That is the question many decision makers and strategy leaders will face in 2013.
While most mobility groups and gurus tend to speak of BYOD as an emerging unavoidable standard of sorts, I have a slightly different view of the whole BYOD scenario and what 2013 holds for enterprises "going mobile".
This short article is not meant to build a case against BYOD. BYOD indeed has its place while not being the only/preferred mobile device strategy option for companies.
As enterprises go mobile, network security, content confidentiality and other management concerns might see companies opting to provide devices to their employees instead of creating multiple mobility realms for secure and non-secure apps.
Different companies might have different use-cases and so some companies might choose the BYOD route because of lesser security and confidentiality concerns, while some opting to provide devices that fit well into their own enterprise security policies.
Lets look at some reasons that might convince decision makers NOT to choosing BYOD:
1 - Information SecurityIf a company gives access to secure and confidential information to its employees/executives via mobile apps as part of their mobility strategy, the high value of the information itself can be a reason not to allow users to use their personal devices. The users may loose the device or may leave the company and this data may reach an unintended audience (a competitor maybe?). In a non-BYOD scenario these devices would be managed by a Mobile Device Management solution which would remotely wipe the device as soon as the person turns in the device while leaving the company. No one will want their personal devices wiped when they leave a company.
2 - Device standardizationIf the company's mobile apps are going to be available for install and use on a wide variety of Mobile devices out there so that employees can use their own devices of choice this increases work on both app development and support teams. Even on same devices one user might be running an older version of the OS while other might be using a newer version. Again this will mean the apps will have to be designed to support various versions of the device's OS which might be challenging when newer OS releases have features older versions dont have.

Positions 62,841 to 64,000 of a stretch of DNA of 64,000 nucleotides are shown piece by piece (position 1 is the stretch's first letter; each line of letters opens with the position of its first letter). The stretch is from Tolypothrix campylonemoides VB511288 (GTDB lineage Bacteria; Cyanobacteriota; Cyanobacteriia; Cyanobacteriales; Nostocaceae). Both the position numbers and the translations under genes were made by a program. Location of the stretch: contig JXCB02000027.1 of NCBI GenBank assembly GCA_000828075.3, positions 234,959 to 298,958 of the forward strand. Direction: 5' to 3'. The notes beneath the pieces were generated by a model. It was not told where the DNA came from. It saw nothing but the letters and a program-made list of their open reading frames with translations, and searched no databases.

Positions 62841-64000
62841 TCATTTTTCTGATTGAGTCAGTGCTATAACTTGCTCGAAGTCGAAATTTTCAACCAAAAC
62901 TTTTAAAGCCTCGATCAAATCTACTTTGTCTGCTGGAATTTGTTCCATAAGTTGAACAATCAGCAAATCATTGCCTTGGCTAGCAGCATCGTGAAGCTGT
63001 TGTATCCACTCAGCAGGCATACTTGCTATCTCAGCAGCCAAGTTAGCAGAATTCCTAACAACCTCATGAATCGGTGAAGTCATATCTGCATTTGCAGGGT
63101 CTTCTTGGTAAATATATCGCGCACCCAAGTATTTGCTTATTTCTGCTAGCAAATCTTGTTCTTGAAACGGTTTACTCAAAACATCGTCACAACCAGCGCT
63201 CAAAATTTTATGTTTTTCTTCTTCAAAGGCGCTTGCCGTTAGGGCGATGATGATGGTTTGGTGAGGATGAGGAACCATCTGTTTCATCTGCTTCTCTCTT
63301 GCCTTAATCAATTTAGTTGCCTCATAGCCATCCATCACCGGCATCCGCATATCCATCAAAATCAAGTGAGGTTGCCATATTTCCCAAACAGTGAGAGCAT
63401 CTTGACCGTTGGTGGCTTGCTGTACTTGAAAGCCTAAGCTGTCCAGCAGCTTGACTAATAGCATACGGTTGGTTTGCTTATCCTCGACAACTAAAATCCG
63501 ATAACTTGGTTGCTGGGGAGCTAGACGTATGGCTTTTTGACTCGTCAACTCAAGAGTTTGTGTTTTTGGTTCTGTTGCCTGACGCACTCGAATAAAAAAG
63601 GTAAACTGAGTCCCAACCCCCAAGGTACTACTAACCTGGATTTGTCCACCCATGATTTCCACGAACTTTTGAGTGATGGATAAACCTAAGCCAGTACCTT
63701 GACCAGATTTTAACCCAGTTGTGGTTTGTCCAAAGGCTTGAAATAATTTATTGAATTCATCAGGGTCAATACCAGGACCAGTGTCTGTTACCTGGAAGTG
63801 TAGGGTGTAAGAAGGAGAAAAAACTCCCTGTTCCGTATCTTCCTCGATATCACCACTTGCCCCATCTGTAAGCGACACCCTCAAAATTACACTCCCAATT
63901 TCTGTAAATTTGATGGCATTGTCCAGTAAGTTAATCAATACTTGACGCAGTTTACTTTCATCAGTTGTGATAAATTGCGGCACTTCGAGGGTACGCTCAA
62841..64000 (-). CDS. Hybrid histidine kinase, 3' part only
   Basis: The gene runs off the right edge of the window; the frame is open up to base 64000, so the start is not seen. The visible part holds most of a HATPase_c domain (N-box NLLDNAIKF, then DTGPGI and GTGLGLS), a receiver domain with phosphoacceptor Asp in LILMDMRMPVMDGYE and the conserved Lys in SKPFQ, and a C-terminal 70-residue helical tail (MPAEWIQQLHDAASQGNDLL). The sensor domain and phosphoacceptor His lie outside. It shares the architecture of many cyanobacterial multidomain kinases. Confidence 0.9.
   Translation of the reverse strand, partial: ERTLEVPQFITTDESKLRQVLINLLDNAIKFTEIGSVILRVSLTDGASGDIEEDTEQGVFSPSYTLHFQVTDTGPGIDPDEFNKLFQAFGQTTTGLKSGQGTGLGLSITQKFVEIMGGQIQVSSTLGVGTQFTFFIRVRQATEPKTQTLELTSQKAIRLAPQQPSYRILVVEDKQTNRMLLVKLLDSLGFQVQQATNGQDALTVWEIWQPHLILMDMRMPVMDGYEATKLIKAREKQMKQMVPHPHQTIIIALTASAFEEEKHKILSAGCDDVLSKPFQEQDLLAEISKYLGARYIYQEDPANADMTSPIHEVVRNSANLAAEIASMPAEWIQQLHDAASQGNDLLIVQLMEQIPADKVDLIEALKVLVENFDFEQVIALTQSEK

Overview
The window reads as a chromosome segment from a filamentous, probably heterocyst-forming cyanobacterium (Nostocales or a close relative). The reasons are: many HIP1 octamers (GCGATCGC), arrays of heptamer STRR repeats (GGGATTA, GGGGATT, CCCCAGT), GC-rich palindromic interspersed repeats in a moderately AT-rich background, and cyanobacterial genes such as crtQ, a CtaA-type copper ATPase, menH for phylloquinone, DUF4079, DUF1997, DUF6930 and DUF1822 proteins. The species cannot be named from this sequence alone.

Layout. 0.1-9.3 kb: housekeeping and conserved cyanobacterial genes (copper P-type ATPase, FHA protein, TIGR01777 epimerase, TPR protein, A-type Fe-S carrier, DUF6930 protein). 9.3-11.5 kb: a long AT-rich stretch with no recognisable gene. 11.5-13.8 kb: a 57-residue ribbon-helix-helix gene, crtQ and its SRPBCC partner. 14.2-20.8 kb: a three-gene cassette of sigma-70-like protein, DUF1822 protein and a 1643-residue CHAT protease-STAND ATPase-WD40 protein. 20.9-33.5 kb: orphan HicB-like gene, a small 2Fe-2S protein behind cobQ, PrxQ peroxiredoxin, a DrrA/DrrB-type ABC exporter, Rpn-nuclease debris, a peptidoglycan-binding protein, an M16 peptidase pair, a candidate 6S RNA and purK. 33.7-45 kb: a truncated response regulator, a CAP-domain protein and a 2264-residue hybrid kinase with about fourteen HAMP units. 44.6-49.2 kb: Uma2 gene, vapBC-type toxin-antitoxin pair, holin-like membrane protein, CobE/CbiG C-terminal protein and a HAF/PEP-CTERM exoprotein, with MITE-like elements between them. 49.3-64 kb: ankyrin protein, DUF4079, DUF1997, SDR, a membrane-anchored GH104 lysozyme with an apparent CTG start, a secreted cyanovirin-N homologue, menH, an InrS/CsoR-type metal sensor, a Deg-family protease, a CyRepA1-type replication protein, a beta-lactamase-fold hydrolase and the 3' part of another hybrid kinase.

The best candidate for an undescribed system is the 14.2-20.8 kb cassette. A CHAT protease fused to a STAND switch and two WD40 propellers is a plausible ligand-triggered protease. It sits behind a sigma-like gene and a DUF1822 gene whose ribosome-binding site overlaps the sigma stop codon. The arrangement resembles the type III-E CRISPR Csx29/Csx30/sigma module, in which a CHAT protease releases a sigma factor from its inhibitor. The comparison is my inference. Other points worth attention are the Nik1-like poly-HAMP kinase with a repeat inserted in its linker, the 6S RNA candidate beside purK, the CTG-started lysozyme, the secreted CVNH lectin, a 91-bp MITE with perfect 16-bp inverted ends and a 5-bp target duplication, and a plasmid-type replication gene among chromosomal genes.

3 - Regulation/PolicyWhat if an employee using his/her own device does something illegal while using company apps. Is the company liable? What if an employee installs software on the device that they are not allowed to install on any machines used for work. Secure certificates installed on devices might be part of an enterprise mobility strategy and having malicious software on the personal devices can misuse these certificates to transmit or receive information. Other issues like the responsibility of upgrades or repairs needs to be defined clearly. Most companies will not want to own these responsibilities if they dont own the device.
So thats my list. Again, I would like to remind you that my aim is not to show that BYOD is not for your company, rather I seek to complete the BYOD picture to better enable any related decision-making. You might realize after going through my article that the risks highlighted here do not apply to your company and you will feel more confident going the BYOD route.
Hence, "to BYOD or not to BYOD", does not have a universal answer for now!